The ISM Prices Index registered 60 percent in February, which is a slight decrease of 0.5 percentage point compared to the January reading of 60.5 percent. In February, 27 percent of respondents reported paying higher prices, seven percent reported paying lower prices, and 66 percent of supply executives reported paying the same prices as in January. A Prices Index above 49.7 percent, over time, is generally consistent with an increase in the Bureau of Labor Statistics (BLS) Index of Manufacturers Prices.
“It’s really normal for the first two to four months of the year for suppliers to come into companies and negotiate their pricing contracts for the year,” explains Holcomb. “It always happens the early part of the year. This is very normal and nominal so there’s no real story there.”
ISM’s Employment Index registered 52.3 percent in February, which is the same percentage that was reported in January, and represents the eighth consecutive month of growth in employment. An Employment Index above 50.6 percent, over time, is generally consistent with an increase in the Bureau of Labor Statistics (BLS) data on manufacturing employment.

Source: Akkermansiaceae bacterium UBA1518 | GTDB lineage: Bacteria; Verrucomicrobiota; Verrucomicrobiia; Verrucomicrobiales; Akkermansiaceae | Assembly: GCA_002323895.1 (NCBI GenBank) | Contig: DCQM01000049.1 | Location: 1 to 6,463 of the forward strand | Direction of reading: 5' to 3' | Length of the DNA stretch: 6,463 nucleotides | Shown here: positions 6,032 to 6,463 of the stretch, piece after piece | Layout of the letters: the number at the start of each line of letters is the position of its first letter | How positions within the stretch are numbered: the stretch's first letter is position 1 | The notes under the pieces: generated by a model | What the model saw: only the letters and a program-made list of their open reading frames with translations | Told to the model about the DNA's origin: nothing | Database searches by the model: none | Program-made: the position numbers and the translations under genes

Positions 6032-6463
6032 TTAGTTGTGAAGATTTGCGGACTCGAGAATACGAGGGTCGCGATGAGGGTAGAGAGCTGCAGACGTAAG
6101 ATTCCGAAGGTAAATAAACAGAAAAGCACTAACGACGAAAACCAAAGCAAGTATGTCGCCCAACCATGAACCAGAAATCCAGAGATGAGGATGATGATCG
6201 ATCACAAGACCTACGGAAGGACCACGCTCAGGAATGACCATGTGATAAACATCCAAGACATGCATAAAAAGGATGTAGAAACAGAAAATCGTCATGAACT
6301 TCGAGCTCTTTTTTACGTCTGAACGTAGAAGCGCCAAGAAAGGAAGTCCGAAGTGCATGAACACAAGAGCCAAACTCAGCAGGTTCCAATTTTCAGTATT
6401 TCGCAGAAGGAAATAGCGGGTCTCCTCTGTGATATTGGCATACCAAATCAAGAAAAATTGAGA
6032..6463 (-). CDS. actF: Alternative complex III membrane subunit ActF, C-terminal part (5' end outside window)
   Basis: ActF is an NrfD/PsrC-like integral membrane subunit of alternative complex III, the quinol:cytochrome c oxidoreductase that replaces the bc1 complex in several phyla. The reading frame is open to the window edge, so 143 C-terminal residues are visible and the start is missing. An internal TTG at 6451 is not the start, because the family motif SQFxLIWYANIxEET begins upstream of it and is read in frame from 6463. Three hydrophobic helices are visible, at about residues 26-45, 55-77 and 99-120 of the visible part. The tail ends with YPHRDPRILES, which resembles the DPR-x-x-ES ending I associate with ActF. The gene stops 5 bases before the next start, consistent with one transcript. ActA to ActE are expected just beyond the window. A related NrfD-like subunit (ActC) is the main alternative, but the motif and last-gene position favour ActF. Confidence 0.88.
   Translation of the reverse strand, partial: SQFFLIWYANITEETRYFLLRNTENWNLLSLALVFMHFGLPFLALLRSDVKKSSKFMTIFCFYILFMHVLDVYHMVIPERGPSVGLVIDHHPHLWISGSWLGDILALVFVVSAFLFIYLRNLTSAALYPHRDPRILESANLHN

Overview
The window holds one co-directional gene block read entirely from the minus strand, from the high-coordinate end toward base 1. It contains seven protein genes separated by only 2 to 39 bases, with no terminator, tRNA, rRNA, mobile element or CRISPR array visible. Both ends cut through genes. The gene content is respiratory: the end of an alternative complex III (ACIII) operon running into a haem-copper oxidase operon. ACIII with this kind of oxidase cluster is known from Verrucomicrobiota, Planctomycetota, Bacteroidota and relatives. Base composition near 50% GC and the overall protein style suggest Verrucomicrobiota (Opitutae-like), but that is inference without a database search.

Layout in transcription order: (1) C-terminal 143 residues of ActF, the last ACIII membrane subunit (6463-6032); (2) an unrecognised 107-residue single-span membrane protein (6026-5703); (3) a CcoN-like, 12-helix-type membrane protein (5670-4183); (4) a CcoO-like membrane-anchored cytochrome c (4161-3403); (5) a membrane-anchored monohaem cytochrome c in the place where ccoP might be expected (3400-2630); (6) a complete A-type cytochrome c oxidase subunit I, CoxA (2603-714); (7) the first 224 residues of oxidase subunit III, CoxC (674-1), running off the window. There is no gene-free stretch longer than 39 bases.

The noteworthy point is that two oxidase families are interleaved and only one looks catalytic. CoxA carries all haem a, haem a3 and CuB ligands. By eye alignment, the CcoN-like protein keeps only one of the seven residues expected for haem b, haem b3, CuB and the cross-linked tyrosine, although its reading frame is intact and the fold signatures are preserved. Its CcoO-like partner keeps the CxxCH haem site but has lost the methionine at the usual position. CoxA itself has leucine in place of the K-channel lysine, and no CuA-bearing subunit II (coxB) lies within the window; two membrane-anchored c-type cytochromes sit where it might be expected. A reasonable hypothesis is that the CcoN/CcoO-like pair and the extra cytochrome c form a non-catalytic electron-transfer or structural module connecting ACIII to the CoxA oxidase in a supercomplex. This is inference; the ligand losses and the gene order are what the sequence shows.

“The Employment Index is flat, but at the same time it’s growing,” says Holcomb. “It’s growing at the same rate as January and I’m not at all concerned about it. It’s just maybe a reflection of the weather as well. I think it’s just kind of nominal and there’s no really big mystery there.”
Overall, Holcomb sees this month’s report as being well-balanced and moving in the right direction. “I think it obviously shows growth over January — and you have to remember that January showed growth over December, but just not as fast,” concludes Holcomb. “We’re on a good enough trend here and I think that’s particularly the case in view of all of this bad weather which is certainly having an impact on manufacturing.”
In his role as the chair of the Institute for Supply Management Manufacturing Business Survey Committee, Bradley J. Holcomb writes the monthly Manufacturing ISM Report on Business based on the survey results of approximately 350 professionals across 18 different industry sectors. The report is released on the first business day of each month, and features the PMI Index as its key measure. For more information on the Institute of Supply Management, visit www.ism.ws.